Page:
In the lead-in to his article "Radio Stations Tune Out Drugs" (Sept. 15), David Crook demonstrates that the most innocuous changes in a text, removed from context, can result in a 180-degree change in meaning.
The quotation, as printed, read, "Living on reds, vitamin C and cocaine / All our friends can say is 'ain't it a shame.' " ("Truckin'," Grateful Dead). Crook uses the lyrics to illustrate the pro-drug stance which he perceives in much of popular music.
Interestingly, the verse provides a strong anti-drug message emphasizing the dangers of drug use--when quoted accurately: "What in the world ever became of sweet Jane? / She lost her sparkle you know she isn't the same / Living on reds, vitamin C and cocaine / All a friend can say is, 'ain't it a shame.' "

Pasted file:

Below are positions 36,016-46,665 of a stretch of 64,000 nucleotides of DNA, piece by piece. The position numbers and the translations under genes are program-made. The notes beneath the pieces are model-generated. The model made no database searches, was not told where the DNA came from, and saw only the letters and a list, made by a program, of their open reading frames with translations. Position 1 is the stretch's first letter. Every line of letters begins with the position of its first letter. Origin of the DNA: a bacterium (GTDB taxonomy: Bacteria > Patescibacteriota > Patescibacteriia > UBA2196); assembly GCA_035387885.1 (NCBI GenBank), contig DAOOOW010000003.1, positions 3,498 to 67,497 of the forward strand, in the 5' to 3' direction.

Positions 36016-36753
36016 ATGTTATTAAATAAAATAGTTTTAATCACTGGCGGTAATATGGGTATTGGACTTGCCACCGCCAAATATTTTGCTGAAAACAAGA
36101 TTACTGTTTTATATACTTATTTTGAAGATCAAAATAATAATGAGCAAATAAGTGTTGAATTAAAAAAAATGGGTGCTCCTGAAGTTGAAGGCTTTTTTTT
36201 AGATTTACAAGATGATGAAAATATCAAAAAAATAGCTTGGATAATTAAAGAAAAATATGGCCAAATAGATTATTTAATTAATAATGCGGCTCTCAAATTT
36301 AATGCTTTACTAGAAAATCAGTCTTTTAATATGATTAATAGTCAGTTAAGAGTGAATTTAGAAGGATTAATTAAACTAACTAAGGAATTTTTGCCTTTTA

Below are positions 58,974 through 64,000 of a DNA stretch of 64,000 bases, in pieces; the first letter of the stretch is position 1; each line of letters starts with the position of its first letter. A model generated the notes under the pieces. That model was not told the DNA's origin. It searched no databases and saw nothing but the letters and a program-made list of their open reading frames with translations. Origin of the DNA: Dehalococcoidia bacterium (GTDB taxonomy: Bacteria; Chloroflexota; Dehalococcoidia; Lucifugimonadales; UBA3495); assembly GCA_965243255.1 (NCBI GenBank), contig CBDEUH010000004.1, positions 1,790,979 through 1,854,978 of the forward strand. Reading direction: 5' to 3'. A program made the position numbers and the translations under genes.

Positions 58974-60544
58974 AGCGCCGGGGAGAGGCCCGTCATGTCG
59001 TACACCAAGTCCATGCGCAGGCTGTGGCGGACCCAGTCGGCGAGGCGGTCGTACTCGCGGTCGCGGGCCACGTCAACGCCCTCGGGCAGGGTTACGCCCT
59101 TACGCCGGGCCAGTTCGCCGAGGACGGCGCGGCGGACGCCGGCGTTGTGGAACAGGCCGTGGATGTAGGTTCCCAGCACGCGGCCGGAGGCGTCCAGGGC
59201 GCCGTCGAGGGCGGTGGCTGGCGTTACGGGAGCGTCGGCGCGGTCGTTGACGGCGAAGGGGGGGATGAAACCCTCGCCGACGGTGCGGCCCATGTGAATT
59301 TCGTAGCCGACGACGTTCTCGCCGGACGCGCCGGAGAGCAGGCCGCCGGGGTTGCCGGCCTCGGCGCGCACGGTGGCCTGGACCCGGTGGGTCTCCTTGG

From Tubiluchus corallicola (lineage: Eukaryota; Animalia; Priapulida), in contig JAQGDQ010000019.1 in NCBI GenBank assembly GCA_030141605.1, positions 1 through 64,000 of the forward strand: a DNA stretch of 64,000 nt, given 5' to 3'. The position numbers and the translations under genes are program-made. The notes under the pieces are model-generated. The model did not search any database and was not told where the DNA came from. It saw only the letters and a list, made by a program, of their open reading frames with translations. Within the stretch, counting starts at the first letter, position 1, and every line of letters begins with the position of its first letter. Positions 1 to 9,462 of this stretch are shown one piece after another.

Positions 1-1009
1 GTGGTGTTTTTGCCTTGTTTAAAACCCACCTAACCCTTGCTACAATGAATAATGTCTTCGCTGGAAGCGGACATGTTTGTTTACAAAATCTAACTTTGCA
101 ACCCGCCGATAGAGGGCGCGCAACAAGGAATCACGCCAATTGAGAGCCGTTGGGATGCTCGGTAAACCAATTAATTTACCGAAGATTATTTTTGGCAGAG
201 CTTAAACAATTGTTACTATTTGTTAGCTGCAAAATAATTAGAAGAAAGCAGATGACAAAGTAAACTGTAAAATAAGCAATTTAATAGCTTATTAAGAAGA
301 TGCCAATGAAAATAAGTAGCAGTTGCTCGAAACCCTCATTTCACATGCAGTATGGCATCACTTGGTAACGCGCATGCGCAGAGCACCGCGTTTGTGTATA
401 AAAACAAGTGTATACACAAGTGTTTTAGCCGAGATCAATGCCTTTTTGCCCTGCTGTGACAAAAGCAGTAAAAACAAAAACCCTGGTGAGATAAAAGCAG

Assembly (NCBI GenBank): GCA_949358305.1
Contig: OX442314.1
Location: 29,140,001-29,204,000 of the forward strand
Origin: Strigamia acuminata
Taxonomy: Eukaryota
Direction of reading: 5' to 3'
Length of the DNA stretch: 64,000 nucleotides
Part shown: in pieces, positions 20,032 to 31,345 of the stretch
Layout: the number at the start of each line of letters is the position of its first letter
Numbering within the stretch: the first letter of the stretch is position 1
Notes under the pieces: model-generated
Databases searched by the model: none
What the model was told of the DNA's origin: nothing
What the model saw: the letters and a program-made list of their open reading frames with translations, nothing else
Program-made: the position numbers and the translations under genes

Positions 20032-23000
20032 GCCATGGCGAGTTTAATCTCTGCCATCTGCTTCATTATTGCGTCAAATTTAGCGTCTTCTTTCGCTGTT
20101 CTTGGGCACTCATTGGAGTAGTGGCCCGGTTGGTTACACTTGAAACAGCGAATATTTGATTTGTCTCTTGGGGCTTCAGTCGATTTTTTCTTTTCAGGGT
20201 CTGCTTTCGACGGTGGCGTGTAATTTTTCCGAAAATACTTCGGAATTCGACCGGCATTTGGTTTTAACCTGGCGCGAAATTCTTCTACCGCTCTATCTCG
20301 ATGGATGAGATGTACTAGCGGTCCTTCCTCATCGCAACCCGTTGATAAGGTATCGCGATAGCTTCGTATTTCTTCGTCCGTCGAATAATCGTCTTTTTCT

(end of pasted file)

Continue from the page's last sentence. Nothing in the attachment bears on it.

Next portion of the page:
I have little doubt that examples of lyrics espousing drug use may be found in popular music. But if the real McCoys were such a cinch, surely Crook's point of view would be more effectively supported by accurately citing a contemporary example rather than by adulterating the content of a song written more than 15 years ago.